November 11, 2015

You don’t have to suffer with anxiety and panic attacks

anxiety and panic attacks by Maeve Halpin, Registered Counselling Psychologist 

There are many different forms of anxiety, all of them distressing. Social anxiety refers to fear and worry in ordinary social situations. People with social anxiety can feel self-conscious and inhibited around others, with a fear of being judged or criticised. Phobias are specific fears that focus on one particular object or situation. This might be fear of heights, of insects or of going outdoors. If a phobia has begun to limit your life, it needs to be addressed professionally. Panic attacks are a form of anxiety that strike suddenly, often without warning.  They can cause shortness of breath, dizziness, quickened heartbeat and sweating palms. Generalised anxiety disorder  relates to a persistent, low-level feeling of worry and stress. A person with this disorder will always find something to worry about. They will rarely feel true peace of mind. Anxiety can also appear as a symptom of Post Traumatic Stress Disorder (PTSD), after a person has experienced a trauma such as a traffic accident or assault.

Managing Anxiety.

There are several ways to address feelings of anxiety and panic. You can learn practical skills to alleviate anxiety symptoms and bring them quickly under control.

Deep breathing for Peace 

The first skill is to learn how to use the breath to feel calm. When we are anxious, we breath quickly and our breath is shallow. This increases the body’s “fight-or-flight” response, releasing adrenaline into the bloodstream. To calm down, take several slow, deep breaths. The belly should expand rather then the chest. This means that we are breathing into the bottom of our lungs. This gives a message to the brain that there is nothing to fear: we do not need to fight or flee.  It releases feel-good, calming hormones like oxytocin into the bloodstream.  This type of breathing can initially be practiced when you are not anxious and can then be called on as a quick-acting antidote when anxiety or panic strikes.

Managing your Mind

How we talk to ourselves will affect our stress and anxiety levels. When anxious, our “inner voice” can be judgmental and harsh. Anxiety is very common and we do not have to criticise ourselves for it. Instead, silently repeating reassuring phrases such as “this will pass” and “everything is ok” will help to calm the mind and defuse the anxious feelings more quickly.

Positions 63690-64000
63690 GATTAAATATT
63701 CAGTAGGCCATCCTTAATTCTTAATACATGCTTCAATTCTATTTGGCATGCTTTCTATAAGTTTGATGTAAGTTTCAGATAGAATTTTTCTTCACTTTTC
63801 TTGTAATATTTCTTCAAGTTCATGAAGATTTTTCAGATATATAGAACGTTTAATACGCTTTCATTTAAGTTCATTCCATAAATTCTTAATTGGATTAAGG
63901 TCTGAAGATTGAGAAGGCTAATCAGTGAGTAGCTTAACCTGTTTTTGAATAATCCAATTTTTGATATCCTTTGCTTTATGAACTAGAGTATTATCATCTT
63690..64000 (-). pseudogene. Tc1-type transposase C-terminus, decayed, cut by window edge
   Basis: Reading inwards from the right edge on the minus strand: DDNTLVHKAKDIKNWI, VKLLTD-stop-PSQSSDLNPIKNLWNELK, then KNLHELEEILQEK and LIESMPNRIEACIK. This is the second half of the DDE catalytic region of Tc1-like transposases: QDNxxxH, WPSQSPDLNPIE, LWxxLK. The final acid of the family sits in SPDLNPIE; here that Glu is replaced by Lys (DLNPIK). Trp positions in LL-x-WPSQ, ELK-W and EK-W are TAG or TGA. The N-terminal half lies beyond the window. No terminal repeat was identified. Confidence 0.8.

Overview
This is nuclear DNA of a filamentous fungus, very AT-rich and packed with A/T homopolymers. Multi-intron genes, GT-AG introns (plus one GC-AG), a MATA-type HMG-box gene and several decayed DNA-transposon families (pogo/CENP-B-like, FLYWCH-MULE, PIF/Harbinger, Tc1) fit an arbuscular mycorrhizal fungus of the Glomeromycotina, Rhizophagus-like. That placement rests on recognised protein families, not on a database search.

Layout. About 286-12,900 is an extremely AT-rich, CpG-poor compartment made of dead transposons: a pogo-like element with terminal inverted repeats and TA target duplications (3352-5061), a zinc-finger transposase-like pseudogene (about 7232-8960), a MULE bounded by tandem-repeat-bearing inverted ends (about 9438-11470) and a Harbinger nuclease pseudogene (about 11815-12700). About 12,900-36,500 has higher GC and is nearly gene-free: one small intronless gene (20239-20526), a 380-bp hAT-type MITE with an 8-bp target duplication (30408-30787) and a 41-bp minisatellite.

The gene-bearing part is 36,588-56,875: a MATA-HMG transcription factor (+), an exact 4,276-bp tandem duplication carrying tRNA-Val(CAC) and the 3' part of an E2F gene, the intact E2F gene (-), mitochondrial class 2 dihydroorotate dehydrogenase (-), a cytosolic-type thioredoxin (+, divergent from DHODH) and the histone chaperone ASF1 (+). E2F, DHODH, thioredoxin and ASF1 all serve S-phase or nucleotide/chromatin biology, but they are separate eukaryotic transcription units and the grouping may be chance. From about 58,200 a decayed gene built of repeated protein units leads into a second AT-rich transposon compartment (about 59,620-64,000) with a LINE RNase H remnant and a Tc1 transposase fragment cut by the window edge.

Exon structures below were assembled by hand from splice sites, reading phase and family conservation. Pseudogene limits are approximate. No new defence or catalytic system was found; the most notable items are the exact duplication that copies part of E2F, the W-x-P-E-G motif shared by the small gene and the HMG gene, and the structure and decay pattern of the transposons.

Nourishing the Nervous System

When hungry, we can feel irritable and bad-tempered. This is because the brain and nervous system need a constant supply of nutrition to function properly. If you are not eating healthy, natural food on a regular basis, you can be prone to generalised anxiety. Be aware that processed foods that contain artificial additives, preservatives, sugar, fat and salt can over-stimulate the nervous system, causing anxiety. Caffeine and alcohol are also stimulants that can make anxious symptoms worse. Wholefoods such as grains, fruit, vegetables, nuts and seeds will provide the essential minerals, vitamins and fatty acids needed for healthy brain function.

Exercising for Happiness

Exercise helps burn off excess nervous energy and improves mood, sleep and self-esteem. Research shows that just three 30-minute exercise sessions per week is as effective as a mild anti-depressant. Remember to start slowly, taking professional advice if you are out of shape. A regular exercise routine is is powerful natural buffer against anxiety and stress.

Getting Help

If you would like help with managing anxiety through counselling, call me on 087-2877837 or mail